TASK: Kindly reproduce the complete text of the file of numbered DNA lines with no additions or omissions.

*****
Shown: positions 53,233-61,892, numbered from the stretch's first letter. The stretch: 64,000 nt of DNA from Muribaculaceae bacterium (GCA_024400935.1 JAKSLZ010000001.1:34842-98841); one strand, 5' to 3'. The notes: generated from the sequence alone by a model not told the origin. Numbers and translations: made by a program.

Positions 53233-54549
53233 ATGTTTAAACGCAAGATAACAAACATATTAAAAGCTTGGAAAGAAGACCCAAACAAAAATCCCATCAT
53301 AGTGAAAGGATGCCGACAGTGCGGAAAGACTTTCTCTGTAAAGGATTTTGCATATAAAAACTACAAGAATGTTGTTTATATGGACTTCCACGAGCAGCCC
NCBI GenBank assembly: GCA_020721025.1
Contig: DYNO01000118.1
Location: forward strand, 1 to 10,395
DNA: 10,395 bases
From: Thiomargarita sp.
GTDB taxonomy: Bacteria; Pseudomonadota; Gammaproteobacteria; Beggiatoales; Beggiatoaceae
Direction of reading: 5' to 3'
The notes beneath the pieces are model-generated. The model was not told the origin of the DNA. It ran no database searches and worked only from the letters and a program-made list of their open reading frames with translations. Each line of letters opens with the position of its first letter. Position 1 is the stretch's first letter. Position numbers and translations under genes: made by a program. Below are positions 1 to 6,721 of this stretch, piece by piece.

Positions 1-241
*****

Shown: positions 53,233-61,892, numbered from the stretch's first letter. The stretch: 64,000 nt of DNA from Muribaculaceae bacterium (GCA_024400935.1 JAKSLZ010000001.1:34842-98841); one strand, 5' to 3'. The notes: generated from the sequence alone by a model not told the origin. Numbers and translations: made by a program.

Positions 53233-54549
53233 ATGTTTAAACGCAAGATAACAAACATATTAAAAGCTTGGAAAGAAGACCCAAACAAAAATCCCATCAT
53301 AGTGAAAGGATGCCGACAGTGCGGAAAGACTTTCTCTGTAAAGGATTTTGCATATAAAAACTACAAGAATGTTGTTTATATGGACTTCCACGAGCAGCCC
NCBI GenBank assembly: GCA_020721025.1
Contig: DYNO01000118.1
Location: forward strand, 1 to 10,395
DNA: 10,395 bases
From: Thiomargarita sp.
GTDB taxonomy: Bacteria; Pseudomonadota; Gammaproteobacteria; Beggiatoales; Beggiatoaceae
Direction of reading: 5' to 3'
The notes beneath the pieces are model-generated. The model was not told the origin of the DNA. It ran no database searches and worked only from the letters and a program-made list of their open reading frames with translations. Each line of letters opens with the position of its first letter. Position 1 is the stretch's first letter. Position numbers and translations under genes: made by a program. Below are positions 1 to 6,721 of this stretch, piece by piece.

Positions 1-241